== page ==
So, what do you call them, courgettes or zucchinis? Some put them in the same category as squash, which is fairly reasonable as they are all from the same family (Cucurbitaceae). I call them courgettes, as do growers such as Zealandia, but seed companies in New Zealand list them as zucchini.
As far as summer crops, they are a go-to for many home gardeners. Being hardy and robust, they will and do cope with dry periods, plus the birds and slugs don’t seem to care for them too much, making courgettes pretty much pest free. The major issue with them is usually mildew, which causes a white milky appearance on the leaves, but doesn’t normally affect the cropping; it just looks unsightly. However, if left untreated it can infect other plants, including peas, cucumbers and pumpkins. Remedy by spraying with an organic fungal spray or by a mix of milk and baking soda.
Four plants will easily feed an average household of two adults and two children, for three to four months.
Left to their own devices, courgettes just keep on growing. The fat fingers will quickly mature into marrows, which are still edible and favoured by some for their large size and milder flavour.
Foodies love courgette flowers, adding them to gourmet dishes. It’s usually the male flowers used, as they don’t produce fruit. Pick while the petals are still malleable, before the flower fully opens. Once picked, they will last in a fridge for a couple of days at most.
Courgette seed is easy to save and dry out for use next season. Select a few good sized fruits and scrape seed onto a paper towel and allow to dry for a week or two. Don’t leave them on a sunny windowsill as the seeds will get cooked, rendering them unviable. The hot water cupboard is a good spot in which to dry seeds.
With one of the darkest green skins you will find, this glossy variety forms a loose, open bush that allows plenty of sunlight into the centre and makes for easy picking. A good one to grow on for marrows as the skin is tough and durable.
Easy to recognise, this multi-coloured, pale-green variety is streaked with shades of cream and yellow. Hailing from Italy, this variety is favoured for its flavour.
Cute as a button, with stripy green and yellow fruits and curvy habits, this one is all woman. Not a straight line to been seen!
A vigorous and reliable cropper with bright, lemon-yellow skin and pale, creamy white flesh.
‘Lunga di Toscana’ or ‘Florence Long Ribbed’
This attractive ribbed variety has a long, thin habit, making it ideal for pasta dishes and fritters. Italian heirloom variety.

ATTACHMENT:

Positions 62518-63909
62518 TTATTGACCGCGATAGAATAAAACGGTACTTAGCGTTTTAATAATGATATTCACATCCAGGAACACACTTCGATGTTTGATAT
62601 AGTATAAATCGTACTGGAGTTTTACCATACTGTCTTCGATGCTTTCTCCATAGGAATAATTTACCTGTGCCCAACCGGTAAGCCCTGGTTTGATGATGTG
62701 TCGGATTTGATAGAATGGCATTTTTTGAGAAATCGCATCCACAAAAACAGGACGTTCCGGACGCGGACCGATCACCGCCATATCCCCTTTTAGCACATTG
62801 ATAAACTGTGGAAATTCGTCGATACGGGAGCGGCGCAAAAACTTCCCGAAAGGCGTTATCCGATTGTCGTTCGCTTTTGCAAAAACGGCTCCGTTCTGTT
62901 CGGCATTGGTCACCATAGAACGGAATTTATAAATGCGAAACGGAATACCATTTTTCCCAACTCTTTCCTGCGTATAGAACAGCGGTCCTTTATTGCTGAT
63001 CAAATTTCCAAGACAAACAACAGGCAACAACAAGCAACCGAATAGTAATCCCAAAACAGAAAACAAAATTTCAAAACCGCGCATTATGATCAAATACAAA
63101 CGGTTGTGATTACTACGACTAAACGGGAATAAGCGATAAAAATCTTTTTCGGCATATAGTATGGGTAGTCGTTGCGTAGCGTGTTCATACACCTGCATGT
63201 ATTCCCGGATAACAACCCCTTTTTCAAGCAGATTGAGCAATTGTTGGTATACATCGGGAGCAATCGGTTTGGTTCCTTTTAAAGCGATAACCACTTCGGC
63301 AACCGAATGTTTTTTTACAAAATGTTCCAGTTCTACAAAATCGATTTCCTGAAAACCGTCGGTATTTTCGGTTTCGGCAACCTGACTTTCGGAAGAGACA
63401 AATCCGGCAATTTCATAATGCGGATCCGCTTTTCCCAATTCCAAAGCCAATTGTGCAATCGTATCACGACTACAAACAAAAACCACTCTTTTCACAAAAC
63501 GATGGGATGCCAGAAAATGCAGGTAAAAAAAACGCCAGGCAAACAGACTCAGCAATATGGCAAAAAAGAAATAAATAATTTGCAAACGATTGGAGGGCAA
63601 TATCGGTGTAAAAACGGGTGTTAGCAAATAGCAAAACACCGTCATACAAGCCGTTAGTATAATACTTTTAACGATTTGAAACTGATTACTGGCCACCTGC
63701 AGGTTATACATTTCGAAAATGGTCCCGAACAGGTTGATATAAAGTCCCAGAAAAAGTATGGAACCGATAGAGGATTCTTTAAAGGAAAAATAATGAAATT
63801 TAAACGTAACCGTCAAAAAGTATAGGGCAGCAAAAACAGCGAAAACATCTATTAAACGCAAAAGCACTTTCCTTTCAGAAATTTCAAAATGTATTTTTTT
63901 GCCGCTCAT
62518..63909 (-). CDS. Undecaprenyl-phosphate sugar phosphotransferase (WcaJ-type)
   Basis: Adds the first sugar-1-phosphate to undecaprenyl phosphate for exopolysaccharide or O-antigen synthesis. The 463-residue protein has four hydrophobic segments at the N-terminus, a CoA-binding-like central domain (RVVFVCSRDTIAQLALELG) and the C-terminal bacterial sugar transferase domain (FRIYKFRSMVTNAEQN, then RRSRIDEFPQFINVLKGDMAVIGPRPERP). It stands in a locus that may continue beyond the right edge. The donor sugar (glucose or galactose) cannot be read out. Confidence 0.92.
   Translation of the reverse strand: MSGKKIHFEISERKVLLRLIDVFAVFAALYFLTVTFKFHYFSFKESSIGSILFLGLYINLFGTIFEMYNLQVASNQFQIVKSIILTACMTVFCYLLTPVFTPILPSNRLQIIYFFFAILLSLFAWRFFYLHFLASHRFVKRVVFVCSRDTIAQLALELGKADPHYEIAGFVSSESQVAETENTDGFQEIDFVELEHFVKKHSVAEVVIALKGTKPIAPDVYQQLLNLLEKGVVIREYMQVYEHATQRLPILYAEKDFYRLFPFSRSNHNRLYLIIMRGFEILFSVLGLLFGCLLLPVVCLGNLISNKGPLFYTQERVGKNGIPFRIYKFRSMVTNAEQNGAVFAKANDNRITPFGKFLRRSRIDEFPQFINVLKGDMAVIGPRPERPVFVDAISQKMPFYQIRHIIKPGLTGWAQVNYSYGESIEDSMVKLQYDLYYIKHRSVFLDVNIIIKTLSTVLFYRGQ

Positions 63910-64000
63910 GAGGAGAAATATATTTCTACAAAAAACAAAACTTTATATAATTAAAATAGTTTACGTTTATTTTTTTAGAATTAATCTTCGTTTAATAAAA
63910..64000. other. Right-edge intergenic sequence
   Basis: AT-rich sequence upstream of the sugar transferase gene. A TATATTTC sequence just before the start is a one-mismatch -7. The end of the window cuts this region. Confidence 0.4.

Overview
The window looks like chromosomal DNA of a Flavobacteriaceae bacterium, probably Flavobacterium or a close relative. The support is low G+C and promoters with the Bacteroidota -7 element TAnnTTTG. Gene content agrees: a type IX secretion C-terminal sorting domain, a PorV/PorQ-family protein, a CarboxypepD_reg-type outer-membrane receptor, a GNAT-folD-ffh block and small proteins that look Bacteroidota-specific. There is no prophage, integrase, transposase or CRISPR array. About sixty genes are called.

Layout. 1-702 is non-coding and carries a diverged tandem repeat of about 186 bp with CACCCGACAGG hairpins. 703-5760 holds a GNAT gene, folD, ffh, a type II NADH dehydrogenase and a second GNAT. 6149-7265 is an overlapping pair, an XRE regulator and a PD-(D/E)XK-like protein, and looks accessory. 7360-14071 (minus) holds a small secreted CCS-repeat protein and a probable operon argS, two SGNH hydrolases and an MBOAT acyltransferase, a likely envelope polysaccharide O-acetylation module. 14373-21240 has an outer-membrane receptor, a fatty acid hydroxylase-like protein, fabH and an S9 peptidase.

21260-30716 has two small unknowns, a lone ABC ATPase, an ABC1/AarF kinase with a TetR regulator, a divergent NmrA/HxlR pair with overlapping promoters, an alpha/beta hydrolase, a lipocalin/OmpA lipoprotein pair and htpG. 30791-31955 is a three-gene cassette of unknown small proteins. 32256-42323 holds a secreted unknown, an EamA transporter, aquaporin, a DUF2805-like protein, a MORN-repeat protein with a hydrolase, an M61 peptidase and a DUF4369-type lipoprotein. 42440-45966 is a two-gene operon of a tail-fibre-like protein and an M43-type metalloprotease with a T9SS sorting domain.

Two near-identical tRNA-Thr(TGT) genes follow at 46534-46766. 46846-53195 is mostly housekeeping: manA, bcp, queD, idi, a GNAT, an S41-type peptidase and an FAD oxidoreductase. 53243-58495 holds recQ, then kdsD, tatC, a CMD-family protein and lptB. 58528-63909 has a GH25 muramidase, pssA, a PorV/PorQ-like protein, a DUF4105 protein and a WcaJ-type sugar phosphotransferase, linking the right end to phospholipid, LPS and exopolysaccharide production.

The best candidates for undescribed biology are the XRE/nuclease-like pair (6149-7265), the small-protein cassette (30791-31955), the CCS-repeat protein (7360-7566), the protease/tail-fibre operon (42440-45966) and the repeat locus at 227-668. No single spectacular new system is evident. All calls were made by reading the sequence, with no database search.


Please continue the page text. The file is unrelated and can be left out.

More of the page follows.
Another rich dark-green variety that has a high yield. What is good about this one is it produces fruit without pollination, making it a great candidate for growing indoors where bees and pollinators are less frequent.
This is a tasty and very pretty variety with yellow skin and pea-green ends. Best eaten young, before fruit gets too big.
Probably the most commonly grown variety, this green, super-fast-growing courgette ticks all the boxes for reliability and performance. With a tough yet thin skin, the sweet flesh holds its texture and shape when gently cooked. One plant per person in the household is plenty.
Please be aware varieties available will vary by store.
10 ways to use courgettes
- In fritters – grate and mix with egg, flour, fresh garlic and herbs.
- Steamed – for a few minutes over boiling water.
- Barbecued – half, brush with oil and griddle on both sides, starting with the cut half.
- Roasted – cut into cubes and add to a medley of other vegetables. Be aware they require little cooking time, about 15-20 minutes in a hot oven.
- Boiled – cover in salted water and gently boil for a few minutes, drain and serve.
- Pickled – either in sweet or sour brine, or try roasted chutney with rhubarb or currants.
- In quiche – grate and combine with plenty of free-range eggs, some good flavoured cheese and whatever else is to hand. For a colourful combination, use green and yellow types.
- In coleslaws and salads – use a potato peeler to create thin slices, or dice finely. They do hold their shape and texture for a while, but are best added as close to serving as possible.
- In soup – use a simple leek and potato soup recipe and substitute leek with courgette. Or roast courgettes with garlic and thyme for something with a deeper, smoky flavour.
- In muffins and cakes – use as you would carrot. Grated courgette can replace eggs or oil. Have a play around, you will like the results.